Food, Global Health 5 min
Gwenaël Vourc’h: the One Health approach, now more than ever
Research Director at the Epidemiology of Animal and Zoonotic Diseases (EPIA) Joint Research Unit, for the past two decades Gwenaël Vourc’h has focused on ecology, biodiversity and emerging infectious diseases - topics of particular interest now with the Covid-19 pandemic, which has shed light on the urgent need to consider human health as inextricably linked to the health of our ecosystems.
Published on 21 September 2021
Becoming a veterinarian: a little girl's dream, which, for Gwenaël Vourc’h, became a reality. French equestrian vaulting champion, passionate about both nature and caring for animals, she enrolled in the Alfort National Veterinary School after completing high school. But a particular interest in research quickly emerged: "One of my professors recommended ecology," recalled Gwenaël. At university, she was quite taken with that science, which studies the relationships between all the living beings that form part of our biodiversity: "Our courses did not simply focus on knowledge but also on understanding phenomena by putting organisms' functioning back into the context of their ecosystems."
Ticks: a study model that depends on the environment
addressing the relationships between living organisms and their evolution
For her doctoral degree, Gwenaël studied the interactions between deer and the red cedar trees they feed on in the islands west of Canada. She demonstrated how introduction of such large herbivores to those sites has brought about high selective pressure on the trees. Her work gave her "the foundation in methodology to address relationships between living organisms and their evolution." During a course she took in Vancouver, she came across an article about modelling the life cycle of ticks, from larvae to pupae and then the adult phase. "I saw that ticks were a good study model for me given the complexity of their cycle and the cascading relationships between ticks, wild fauna and the environment."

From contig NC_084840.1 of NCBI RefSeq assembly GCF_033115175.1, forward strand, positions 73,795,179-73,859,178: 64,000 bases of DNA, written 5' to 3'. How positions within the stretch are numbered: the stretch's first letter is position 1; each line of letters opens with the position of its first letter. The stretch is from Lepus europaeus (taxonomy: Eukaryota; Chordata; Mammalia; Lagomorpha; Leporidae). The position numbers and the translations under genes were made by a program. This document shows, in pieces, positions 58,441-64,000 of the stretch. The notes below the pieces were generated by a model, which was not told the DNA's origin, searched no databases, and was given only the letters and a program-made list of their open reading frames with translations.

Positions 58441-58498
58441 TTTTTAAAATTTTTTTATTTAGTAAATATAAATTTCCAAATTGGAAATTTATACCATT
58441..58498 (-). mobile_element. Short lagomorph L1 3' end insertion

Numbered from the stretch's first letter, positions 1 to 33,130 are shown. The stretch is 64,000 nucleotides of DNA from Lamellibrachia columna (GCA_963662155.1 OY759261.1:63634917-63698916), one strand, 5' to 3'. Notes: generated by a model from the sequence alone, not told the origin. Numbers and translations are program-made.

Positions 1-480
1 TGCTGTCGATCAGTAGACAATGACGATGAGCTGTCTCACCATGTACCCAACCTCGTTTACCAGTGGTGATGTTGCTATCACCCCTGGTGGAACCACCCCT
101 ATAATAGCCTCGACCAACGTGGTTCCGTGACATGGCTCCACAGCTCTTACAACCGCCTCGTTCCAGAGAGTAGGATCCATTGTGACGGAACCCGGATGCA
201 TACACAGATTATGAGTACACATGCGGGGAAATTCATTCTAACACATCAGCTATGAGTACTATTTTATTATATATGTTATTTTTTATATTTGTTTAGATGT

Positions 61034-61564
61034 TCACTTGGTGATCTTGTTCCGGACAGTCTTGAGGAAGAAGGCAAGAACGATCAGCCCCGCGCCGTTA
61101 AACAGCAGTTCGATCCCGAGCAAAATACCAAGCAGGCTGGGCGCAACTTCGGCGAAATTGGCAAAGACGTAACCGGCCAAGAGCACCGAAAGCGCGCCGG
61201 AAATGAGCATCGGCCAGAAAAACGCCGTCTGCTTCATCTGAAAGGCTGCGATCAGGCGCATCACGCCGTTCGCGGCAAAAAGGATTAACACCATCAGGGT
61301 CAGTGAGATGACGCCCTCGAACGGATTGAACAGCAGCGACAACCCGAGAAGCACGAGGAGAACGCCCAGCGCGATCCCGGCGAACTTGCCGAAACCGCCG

Diseases that can be spread by animals: a public health issue
On her return to France, Gwenaël joined the INRA (now INRAE) EPIA Unit, which focuses on the epidemiology of animal and zoonotic diseases, its links with the environment, global change and changes in livestock practices. In that way, she can combine her study areas of pathology and evolutionary ecology: "These diseases, which reveal the dynamics between pathogens, hosts, vectors and the environment, pose major public and animal health problems," explained Gwenaël.
One such transmission vector is the mosquito. While studying the 2006 chikungunya epidemic, she discovered traces of the virus in lemurs on Mayotte. There are also ticks. In 2007, she went to Yale University's vector ecology laboratory to model the density of ticks infected with Borrelia, a type of bacteria that causes Lyme disease. When she returned to France a year later, she became EPIA's Deputy Director and continued on that path, by working with many other researchers. Her work with her collaborators on tick populations at various scales (e.g. site, region, country) and during the different seasons revealed a close link with nearby vegetation and wild feeding hosts. This work showed that in France, ticks are increasingly active during winter and that ticks from Mediterranean zones are spreading north. Gwenaël and her colleagues are also studying Borrelia diversity and their transmission between species such as rodents, birds but also Siberian chipmunks, introduced to French forests recently. Finally, there are rats, whose genetic diversity she is studying in depth along with the risk of disease transmission in Ile-de-France (Paris and surrounding areas) parks.